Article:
Chittaranjan Park, Dehli
A space to reflect as a community. Humans are social animals. We grow when we share, and when we collectively care. The journey of humankind is not a single leap which happens overnight. But it's a series of small steps in the right direction. Steps which influence and encourage others to evolve and change. Change is the only constant.
Chittranjan Park, like many urban settlements; has gone through its fair share of transformations over the years. From being a close knit community settlement which evolved during the turbulent times of partition, to a rich residential neighbourhood, where the definition of “community” is slowly getting trans- formed in the fast paced contemporary world.
CR park today needs infrastructural and physical interventions, to prepare for the future which seems rather challenging, the community is going to be an important tool of growth and sustenance.Thus the crux of our development is to enable change; change which brings the people closer than ever(keeping social distancing), and a resilient, development oriented neighbourhood. So together ‘Cholo bodlai‘.
The disused park can be opened up towards the market to create a new edge for the people to habit the plaza and the park. Community activities and social interactions in the park need to be promoted through community participation. We have proposed a food trail in front of the park. This not only reduces the encroachment of eateries in the market plaza but provides a food trail which is organic in nature but in a controlled environment. Street vendors and food outlets on the ground floor of the mar- ket shall also be used as an important anchor towards creating the local addas around the plaza. Food becomes a marker of culture. This also invites people to the park and its boundaries which automatically increases the safety factor in these spaces and reduces the dead spaces which host unsocial activities.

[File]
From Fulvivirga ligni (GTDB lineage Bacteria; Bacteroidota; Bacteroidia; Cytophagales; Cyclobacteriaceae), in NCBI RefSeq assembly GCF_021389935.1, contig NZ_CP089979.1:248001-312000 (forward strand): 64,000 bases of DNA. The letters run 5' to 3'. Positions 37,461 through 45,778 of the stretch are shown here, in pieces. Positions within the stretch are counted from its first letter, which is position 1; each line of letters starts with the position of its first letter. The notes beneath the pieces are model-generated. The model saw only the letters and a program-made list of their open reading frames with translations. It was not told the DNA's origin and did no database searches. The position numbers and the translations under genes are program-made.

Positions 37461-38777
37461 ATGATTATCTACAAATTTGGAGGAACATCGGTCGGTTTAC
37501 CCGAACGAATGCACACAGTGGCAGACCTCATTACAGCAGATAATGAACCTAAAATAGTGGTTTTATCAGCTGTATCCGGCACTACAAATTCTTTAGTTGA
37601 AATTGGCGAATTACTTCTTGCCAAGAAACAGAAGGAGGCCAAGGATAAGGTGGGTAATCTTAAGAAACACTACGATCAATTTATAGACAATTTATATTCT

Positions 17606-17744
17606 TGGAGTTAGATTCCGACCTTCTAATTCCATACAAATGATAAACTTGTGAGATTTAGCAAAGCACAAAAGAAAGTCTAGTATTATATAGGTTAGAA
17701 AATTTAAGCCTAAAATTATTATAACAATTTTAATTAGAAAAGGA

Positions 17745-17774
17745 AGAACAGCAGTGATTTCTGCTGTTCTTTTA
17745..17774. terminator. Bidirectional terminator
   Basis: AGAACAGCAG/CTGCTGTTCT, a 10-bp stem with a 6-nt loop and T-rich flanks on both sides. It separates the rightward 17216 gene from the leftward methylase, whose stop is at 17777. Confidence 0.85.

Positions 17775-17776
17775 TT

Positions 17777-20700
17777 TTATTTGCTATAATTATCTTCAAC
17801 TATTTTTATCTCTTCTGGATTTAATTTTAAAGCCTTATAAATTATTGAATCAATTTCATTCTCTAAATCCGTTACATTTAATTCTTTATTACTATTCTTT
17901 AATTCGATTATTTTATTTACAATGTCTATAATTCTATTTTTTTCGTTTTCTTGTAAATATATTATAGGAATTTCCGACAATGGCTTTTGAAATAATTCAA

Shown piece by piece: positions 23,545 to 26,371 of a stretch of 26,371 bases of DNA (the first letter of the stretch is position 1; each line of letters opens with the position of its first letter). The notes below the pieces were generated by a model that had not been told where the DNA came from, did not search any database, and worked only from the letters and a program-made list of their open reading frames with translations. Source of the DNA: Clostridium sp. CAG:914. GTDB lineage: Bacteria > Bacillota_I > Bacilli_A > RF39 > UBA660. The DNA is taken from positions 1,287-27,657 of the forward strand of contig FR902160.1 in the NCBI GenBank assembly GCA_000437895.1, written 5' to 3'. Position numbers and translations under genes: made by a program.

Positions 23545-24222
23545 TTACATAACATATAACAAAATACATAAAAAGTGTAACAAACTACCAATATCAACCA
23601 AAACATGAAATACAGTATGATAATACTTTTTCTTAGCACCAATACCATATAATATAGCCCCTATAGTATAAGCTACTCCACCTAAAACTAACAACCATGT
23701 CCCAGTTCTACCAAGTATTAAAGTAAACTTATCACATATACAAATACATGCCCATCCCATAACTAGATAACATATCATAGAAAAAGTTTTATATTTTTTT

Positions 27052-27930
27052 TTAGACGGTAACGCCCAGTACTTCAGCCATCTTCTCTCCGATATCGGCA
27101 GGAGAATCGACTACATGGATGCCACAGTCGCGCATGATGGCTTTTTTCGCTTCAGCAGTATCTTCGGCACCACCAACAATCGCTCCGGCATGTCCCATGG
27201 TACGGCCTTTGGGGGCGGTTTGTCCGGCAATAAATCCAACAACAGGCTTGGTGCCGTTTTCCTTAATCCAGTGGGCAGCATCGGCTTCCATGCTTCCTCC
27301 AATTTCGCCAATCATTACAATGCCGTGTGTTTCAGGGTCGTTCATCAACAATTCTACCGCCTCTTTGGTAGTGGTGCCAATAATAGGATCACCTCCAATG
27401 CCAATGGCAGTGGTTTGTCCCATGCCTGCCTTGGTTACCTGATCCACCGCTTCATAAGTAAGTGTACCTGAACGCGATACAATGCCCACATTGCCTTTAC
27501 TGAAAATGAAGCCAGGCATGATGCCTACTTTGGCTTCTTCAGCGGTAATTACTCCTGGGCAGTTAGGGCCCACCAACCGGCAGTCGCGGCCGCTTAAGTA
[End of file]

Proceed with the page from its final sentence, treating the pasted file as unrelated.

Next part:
Plug and play urbanism
The beauty of Indian urban spaces is how it grows organically, but it is also one of the biggest threats to planned development, which is clearly evident in the present condition of CR Park. The idea of plug and play urbanism is to let the spaces transform organically but with a set framework. The plug and play grids create a framework for everyone and anyone to habit the place and make it their own. An urban framework that acts like a public game of “tetris”, where all ancillary public functions and activities can plug themselves into the volume and activate the edges of the urban plaza, the mela ground boundary and the Netaji park boundary. The framework can become an eatery stall or a bench or a table to play chess on. The framework can accommodate an amplifier for an electrical guitar while also allowing the possibility of having a see-saw for the kids to play. It can be the only public furniture that can become what it needs to be depending upon the requirement. Ephemeral functions for permanent urban spaces. It attempts to keep the growth organic but not out of control.
The Street as a Place
Designing streets as incident spaces outside buildings shouldn’t be the approach to public place making. We want to acknowledge Indian streets as reclaimed spaces for the public and enable as much gain out of them as built infrastructure. Indian streets in their existing forms are complex, existing and intend- ed functions have been designed to work together: through introduction of street furniture, pedestrian pathways etc. A majority of the problem solving can be done by simple demarcation of different layers of the street, a consistent carriage way for vehicle movement, tucked in parking to avoid bottlenecks on the street, raised and streamlined pedestrian paths with ramps and tactile tiles. These interventions can start with simple tactics like painting lines to bigger interventions like creating level differences over time.
We understand that design cannot be the single enabler, and prioritising place making over designing solutions in silos works better, especially in the Indian context; for example, there are three steps to solving the parking: marking and designing space for it, enabling policy through the local community for man- agreement of the parking and then enabling smooth maintenance and operations through simple design solutions.
Our approach to re imagining park has been three fold, keeping it simple, practical and for the long term. There is an intent to create an identity that the community will take ownership of, the interventions can be broken down in parts by scale or over time in phases. We hand over this imagination to the residents of CR Park in the pursuit of continuously wanting to evolve and create better public spaces in India.